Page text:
« Menander Mennas Merlinus »


Mennas, patriarch of Constantinople, 536–552. On the deposition of ANTHIMUS, Mennas, superior of the great convent of St. Samson at Constantinople, was elected to the see. Pope Agapetus was then at Constantinople, having presided at the council there which dealt with the case of Anthimus, and himself consecrated Mennas. Mennas accepted the council of Chalcedon; he was a Catholic, well known for his knowledge and integrity. On May 2, 536, he presided at a council assembled by Justinian at Constantinople at the request of 11 bishops of the East and of Palestine, and of 33 other ecclesiastics, to finish the case of Anthimus, and to decide those of Severus of Antioch, Peter of Apamea, and the Eutychian monk Zoara. The request had been made to pope Agapetus, who had died on Apr. 22, before the council could be held. The result of the council was that, Anthimus having been sought for in vain, he was forbidden to resume his episcopate of Trapezus and deposed from his rank; the others were anathematized. Mennas obtained from Justinian the passing of a law, dated Aug. 6, 536, confirming the Acts of this council. He also sent them to Peter of Jerusalem, who held a council to receive them. On Sept. 13, 540, pope Vigilius wrote to Mennas and to the emperor Justinian, by the hands of Dominicus the patrician. He endeavoured to carry on the influence which Agapetus had over the affairs of the church of Constantinople. He confirmed the anathemas pronounced by Mennas against Severus of Antioch, Peter of Apamea, Anthimus, and other schismatics, offering communion again to all who should come to a better mind. Mennas died on Aug. 5, 552, just before the second great council of Constantinople, called the fifth general. It was in the midst of the angry discussions about the "Three Chapters." Mennas had signed the declaration of faith addressed to pope Vigilius by Theodore of Corsaria and others to satisfy his protests and to preserve the peace of the church.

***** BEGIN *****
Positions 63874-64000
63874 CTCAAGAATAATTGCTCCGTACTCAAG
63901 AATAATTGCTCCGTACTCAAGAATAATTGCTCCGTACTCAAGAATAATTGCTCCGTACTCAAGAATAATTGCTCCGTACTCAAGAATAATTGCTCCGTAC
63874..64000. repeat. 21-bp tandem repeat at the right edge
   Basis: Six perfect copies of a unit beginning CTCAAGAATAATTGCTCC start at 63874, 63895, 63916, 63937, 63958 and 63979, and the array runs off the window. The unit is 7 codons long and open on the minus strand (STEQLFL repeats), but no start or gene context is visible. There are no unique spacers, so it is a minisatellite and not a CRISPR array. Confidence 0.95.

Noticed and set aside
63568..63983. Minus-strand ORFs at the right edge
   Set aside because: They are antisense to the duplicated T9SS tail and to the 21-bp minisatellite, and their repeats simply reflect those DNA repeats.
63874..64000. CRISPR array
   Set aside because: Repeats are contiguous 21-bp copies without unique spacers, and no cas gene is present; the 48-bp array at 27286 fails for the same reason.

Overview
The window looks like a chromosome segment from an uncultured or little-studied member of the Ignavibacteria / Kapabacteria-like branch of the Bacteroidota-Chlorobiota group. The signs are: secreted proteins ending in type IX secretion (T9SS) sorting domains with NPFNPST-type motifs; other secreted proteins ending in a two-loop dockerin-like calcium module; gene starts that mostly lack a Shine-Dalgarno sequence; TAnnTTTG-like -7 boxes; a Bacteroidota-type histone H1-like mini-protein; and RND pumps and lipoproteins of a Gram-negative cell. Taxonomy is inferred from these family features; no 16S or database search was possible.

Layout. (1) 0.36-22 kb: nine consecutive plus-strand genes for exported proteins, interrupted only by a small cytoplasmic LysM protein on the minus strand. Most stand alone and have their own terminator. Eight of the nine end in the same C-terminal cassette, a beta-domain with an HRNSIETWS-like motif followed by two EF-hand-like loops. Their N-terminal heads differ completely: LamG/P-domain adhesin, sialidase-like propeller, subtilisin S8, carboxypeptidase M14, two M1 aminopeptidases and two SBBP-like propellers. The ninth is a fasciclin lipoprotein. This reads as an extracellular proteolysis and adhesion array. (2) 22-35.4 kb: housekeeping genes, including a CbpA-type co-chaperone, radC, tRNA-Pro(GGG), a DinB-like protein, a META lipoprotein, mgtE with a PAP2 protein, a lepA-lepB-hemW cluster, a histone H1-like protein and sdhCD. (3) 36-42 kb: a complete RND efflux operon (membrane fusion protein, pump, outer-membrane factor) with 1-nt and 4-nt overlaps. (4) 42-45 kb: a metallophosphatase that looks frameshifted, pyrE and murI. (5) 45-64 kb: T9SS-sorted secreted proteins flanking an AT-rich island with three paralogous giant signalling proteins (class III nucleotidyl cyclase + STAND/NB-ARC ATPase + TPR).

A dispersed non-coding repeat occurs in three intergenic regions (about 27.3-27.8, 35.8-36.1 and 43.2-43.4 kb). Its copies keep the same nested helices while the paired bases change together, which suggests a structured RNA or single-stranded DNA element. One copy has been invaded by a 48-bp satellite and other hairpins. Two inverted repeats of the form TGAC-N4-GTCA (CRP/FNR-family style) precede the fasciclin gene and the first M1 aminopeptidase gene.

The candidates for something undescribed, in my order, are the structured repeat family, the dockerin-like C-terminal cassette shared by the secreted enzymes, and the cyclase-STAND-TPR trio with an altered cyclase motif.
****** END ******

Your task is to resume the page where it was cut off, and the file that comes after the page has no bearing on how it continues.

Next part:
In the controversies which gave rise to the Lateran council in 649, a Monothelite writing was brought forward by Sergius patriarch of Constantinople as a genuine work of Mennas, supposed to be addressed to pope Vigilius. But in the third council of Constantinople, Nov. 10, 680, this document was proved to be the composition of the monk George, who confessed himself its author.

Mansi, viii. 869, 870, 960, ix. 157, etc., x. 863, 971, 1003, xi. 226, etc.; Liberatus, Brev. xxi. in Patr. Lat. lxviii. 2039 (see also the dissertations at the end of that volume); Vigil. Pap. Ep. in Patr. Lat. lxix. 21, 25; Agapet. Pap. Ep. in Patr. Lat. xlviii.; Evagr. iv. 36 in Patr. Gk. lxxxvi. Pt. 2, 416, etc.; Ceillier, xi. 121, 194, 968, xii. 922, 947, 953.


« Menander Mennas Merlinus »
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